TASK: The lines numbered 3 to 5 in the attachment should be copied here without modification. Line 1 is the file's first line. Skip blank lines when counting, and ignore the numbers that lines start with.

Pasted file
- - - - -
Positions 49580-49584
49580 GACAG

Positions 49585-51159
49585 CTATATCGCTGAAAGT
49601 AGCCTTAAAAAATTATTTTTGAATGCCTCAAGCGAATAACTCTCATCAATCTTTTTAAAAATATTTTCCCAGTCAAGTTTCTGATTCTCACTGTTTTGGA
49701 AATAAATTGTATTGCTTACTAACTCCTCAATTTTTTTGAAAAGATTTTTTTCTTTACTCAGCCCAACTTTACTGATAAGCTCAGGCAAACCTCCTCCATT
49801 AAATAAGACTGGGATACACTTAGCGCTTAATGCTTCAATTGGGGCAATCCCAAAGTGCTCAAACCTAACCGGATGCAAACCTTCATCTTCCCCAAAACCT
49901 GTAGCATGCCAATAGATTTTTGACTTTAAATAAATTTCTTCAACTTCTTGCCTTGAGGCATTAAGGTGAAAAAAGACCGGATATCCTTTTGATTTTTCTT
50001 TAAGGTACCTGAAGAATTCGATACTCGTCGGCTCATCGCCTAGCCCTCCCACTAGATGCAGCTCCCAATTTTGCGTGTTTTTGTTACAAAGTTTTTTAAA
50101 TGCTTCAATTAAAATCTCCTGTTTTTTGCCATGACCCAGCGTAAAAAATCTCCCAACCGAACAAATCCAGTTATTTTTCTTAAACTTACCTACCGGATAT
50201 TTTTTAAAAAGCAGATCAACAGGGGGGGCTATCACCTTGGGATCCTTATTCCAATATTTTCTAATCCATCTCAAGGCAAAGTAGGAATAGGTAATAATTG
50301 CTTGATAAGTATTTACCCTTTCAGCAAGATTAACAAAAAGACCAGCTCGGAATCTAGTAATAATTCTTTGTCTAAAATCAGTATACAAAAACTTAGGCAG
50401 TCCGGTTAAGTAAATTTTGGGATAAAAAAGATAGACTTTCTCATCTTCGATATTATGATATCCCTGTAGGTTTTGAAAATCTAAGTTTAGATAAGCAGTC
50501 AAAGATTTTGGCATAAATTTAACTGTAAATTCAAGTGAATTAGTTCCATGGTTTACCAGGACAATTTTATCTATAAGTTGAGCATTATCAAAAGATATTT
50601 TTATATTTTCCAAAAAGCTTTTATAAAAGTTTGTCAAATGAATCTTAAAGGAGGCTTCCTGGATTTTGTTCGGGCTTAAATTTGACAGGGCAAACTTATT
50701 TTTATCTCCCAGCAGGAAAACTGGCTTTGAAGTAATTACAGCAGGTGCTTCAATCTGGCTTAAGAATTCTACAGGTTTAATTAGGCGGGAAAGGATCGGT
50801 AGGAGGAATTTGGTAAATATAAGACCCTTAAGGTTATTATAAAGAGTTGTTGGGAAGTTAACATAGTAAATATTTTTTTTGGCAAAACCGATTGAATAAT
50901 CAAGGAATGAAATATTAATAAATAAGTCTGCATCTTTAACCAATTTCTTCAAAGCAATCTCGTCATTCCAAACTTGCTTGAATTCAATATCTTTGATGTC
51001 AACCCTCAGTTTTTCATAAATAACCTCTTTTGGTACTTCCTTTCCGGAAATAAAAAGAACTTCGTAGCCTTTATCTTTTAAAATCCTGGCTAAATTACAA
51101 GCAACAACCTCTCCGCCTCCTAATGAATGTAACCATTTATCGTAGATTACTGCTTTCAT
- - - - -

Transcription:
Positions 49585-51159
49585 CTATATCGCTGAAAGT
49601 AGCCTTAAAAAATTATTTTTGAATGCCTCAAGCGAATAACTCTCATCAATCTTTTTAAAAATATTTTCCCAGTCAAGTTTCTGATTCTCACTGTTTTGGA